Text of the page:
“I’m worried about accidentally saying something that the analysts will pounce on. As a result, I speak slowly and have lots of “uhs”. I know I sound tentative. But I don’t know what to do about it.”
Those are the the words of the CEO of a $1 billion-a-year publicly traded company. I was working with him last week in preparation for a major presentation to analysts.
Speaking in meetings, he is charming and engaging. He smiles and is highly animated.
But when he stands to speak about his company to Wall Street, his voice is flat and tentative. He sticks to a script all costs. As a result, he doesn’t sound confident. Of course, that’s not what you want when you’re the CEO of a $1 billion-a-year company.
I understand his dilemma. On the one hand, he doesn’t want to make a mistake and allow the analysts to pounce. On the other hand, he doesn’t want to sound dull and uncertain.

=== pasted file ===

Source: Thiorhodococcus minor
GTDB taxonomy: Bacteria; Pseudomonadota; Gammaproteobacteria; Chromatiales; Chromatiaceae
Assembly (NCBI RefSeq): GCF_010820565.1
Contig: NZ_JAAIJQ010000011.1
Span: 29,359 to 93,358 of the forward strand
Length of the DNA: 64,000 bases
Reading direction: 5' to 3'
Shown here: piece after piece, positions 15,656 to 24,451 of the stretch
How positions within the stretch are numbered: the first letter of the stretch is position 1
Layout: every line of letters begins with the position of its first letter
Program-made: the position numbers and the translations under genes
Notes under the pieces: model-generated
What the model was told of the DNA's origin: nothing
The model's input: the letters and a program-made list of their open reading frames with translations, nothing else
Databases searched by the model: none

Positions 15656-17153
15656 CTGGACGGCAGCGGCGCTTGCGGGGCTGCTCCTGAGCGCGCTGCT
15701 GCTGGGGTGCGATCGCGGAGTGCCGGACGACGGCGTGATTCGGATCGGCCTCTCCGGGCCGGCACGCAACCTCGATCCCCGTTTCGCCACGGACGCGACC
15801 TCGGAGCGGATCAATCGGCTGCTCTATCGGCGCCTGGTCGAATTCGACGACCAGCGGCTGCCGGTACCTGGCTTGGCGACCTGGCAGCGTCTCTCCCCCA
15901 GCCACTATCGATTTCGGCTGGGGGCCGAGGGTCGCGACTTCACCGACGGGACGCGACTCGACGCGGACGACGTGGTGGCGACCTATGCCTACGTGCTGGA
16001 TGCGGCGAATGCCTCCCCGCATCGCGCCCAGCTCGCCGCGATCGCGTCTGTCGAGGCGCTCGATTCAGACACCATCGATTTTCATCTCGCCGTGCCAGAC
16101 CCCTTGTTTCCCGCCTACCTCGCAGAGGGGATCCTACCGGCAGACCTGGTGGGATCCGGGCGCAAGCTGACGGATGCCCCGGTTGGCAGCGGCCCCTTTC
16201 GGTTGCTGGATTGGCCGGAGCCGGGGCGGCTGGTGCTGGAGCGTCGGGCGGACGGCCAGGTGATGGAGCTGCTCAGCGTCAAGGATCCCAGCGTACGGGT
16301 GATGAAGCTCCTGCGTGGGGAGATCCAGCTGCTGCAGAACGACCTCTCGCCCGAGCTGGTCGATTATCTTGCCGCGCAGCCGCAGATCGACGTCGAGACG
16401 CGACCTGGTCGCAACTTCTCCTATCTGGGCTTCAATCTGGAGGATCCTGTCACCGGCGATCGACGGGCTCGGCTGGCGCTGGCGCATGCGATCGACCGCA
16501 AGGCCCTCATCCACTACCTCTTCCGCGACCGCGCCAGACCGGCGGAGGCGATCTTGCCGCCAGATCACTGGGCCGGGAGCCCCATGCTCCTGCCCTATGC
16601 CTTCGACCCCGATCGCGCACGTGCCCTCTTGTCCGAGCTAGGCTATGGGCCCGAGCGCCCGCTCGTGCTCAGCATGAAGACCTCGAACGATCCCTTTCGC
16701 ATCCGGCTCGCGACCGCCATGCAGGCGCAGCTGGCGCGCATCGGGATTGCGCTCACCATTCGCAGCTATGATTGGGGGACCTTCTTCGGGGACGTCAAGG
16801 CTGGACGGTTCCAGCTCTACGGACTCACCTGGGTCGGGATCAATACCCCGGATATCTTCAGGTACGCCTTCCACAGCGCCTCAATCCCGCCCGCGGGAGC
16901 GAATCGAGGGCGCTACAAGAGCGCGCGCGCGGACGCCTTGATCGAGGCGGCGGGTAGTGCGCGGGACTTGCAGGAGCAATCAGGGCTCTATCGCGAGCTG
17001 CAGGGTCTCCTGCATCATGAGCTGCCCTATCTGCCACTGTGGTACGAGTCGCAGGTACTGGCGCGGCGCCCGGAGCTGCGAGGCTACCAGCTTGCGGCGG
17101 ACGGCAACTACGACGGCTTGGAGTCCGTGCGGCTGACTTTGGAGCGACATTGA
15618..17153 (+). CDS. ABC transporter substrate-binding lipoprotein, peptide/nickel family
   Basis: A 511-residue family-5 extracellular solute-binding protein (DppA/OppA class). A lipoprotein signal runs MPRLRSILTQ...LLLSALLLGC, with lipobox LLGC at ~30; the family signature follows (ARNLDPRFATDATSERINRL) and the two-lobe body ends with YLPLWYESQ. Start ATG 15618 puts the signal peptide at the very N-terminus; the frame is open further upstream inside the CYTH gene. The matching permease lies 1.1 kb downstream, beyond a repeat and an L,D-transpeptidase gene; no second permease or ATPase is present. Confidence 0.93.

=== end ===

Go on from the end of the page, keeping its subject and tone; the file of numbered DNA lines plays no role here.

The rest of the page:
What’s a poor CEO to do?
My advice was to loosen up and rehearse like crazy.
He clearly needed to speak with more animation, something he could do with no problem. In fact, when we worked together, I told him to get more excited and put away his notes. He sounded highly engaging. It was an incredible transformation.
Of course, he didn’t deliver his presentation perfectly. He made a few mistakes. But his mistakes weren’t catastrophic. And with more rehearsal, he will make even fewer mistakes.
Too many people over-rely on notes in an attempt to get the words perfect. The problem is that the search for perfection makes you come across as tentative.
Better to loosen up. Remember the goal of speaking isn’t perfection. It’s connection.